- Students adjust their use of spoken, written, and visual language (e.g., conventions, style, vocabulary) to communicate effectively with a variety of audiences and for different purposes (4).
- Students enjoy a wide range of strategies as they write and use different writing-process elements appropriately to communicate with different audiences for a variety of purposes (5).
- Students apply knowledge of language structure, language conventions (e.g., spelling and punctuation), media techniques, figurative language, and genre to create, critique, and discuss print and nonprint texts (6).
- Students conduct research on issues and interests by generating ideas and questions, and by posing problems. They gather, evaluate, and synthesize data from a variety of sources (e.g., print and nonprint texts, artifacts, people) to communicate their discoveries in ways that suit their purpose and audience (7).
- Students use a variety of technological and informational resources (e.g., libraries, databases, computer networks, video) to gather and synthesize information and to create and communicate knowledge (8).
- Students develop an understanding of and respect for diversity in language use, patterns, dialects across cultures, ethnic groups, geographic regions, and social roles (9).
- Students participate as knowledgeable, reflective, creative, and critical members of a variety of literacy communities (11).
- Students use spoken, written, and visual language to accomplish their own purposes (e.g., for learning, enjoyment, persuasion, and the exchange of the information) (12).
National Council for the Social Studies (NCSS)
- People, Places, and Environments (Students study the lives of people, the places in which they live, and the environment that surrounds them.)
- Individual Development and Identity (Students study how personal identity is shaped by one's culture, by groups, and by institutional influences.)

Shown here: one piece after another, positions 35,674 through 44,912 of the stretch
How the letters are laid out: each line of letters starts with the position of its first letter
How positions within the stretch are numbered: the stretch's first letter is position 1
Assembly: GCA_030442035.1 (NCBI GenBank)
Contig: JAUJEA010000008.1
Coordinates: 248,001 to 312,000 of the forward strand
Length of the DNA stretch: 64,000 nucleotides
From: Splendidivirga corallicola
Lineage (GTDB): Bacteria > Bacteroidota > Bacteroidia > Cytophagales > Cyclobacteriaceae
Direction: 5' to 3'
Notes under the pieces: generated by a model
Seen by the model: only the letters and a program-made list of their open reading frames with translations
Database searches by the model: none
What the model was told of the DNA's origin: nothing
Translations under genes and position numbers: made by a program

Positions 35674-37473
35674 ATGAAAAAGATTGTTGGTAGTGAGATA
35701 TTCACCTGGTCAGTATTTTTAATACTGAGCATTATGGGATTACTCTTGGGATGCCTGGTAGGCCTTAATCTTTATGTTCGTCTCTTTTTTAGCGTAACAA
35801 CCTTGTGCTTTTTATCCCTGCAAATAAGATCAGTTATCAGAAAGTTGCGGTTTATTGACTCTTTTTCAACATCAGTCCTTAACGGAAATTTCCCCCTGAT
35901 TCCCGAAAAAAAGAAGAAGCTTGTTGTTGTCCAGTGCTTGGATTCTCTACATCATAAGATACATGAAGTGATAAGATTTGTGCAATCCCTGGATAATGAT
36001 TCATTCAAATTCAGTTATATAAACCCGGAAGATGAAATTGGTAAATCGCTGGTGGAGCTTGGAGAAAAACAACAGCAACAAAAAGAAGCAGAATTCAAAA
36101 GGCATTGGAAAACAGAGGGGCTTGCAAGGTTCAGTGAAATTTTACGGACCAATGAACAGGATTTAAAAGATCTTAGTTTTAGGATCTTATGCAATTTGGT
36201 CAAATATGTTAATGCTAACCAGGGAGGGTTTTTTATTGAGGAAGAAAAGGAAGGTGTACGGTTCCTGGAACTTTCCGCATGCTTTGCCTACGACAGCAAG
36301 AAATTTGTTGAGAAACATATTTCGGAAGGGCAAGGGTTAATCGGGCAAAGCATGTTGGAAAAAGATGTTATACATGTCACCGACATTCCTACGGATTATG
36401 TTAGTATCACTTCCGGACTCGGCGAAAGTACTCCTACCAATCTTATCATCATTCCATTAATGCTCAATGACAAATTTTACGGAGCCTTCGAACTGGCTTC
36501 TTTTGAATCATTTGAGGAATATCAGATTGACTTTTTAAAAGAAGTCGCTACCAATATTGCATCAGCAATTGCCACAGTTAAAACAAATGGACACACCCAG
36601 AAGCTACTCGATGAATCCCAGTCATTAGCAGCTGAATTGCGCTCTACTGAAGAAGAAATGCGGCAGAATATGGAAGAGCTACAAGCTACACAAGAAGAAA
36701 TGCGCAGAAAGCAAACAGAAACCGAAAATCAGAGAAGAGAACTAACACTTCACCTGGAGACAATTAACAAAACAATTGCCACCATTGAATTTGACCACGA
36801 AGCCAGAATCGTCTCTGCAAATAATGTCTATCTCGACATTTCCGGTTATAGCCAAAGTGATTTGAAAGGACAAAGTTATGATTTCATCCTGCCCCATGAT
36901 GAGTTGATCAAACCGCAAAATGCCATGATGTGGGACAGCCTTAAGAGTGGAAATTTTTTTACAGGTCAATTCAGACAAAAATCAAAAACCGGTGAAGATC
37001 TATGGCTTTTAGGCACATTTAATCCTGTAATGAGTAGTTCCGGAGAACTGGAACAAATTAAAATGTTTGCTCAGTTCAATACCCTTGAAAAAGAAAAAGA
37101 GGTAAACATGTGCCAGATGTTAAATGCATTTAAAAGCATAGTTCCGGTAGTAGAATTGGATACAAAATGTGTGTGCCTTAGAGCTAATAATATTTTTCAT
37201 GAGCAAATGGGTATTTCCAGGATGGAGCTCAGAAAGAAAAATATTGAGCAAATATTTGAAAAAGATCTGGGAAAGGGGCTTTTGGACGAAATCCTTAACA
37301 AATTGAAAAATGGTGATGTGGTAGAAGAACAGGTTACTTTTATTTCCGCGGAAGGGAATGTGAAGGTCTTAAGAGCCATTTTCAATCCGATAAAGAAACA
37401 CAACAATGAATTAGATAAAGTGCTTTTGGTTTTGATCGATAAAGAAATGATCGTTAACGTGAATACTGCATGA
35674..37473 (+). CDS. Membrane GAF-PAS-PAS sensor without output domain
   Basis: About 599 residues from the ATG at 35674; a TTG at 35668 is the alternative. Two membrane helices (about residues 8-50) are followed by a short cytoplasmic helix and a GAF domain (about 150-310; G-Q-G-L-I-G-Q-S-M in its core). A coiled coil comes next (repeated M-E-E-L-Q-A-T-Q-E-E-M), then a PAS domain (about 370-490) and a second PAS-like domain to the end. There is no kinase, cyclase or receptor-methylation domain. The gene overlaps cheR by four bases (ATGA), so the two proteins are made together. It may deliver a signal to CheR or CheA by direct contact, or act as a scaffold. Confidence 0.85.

- Technology Foundation Standards for Students:
- use technology tools to enhance learning, increase productivity, and promote creativity
- use technology tools to collaborate, publish, and interact with peers, experts, and other audiences
- use a variety of media and formats to communicate information and ideas effectively to multiple audiences
- use technology to locate, evaluate, and collect information from a variety of sources
Formal Assessment Ideas
The two Writing with Writers components - myths and folktales - as well as the folklore and the folktale sections include online publishing and a formal assessment with the student writing. Make sure students either preview and print a copy before submitting their work online or use a word processing document to print a copy for teacher assessment. See the appropriate rubrics below.
Writing Rubric Narratives:
Use these writing rubrics to assess your students' writing skills. These rubrics can also serve as models for a modified version that might include your state's writing standards.
Teacher Toolkit Tout Narrative:
Create a quiz for any activity or make modifications to any lesson by using the teacher toolkit!
Homepage builder Tout Narrative:
Post original stories on your class homepage for peer and parent enjoyment.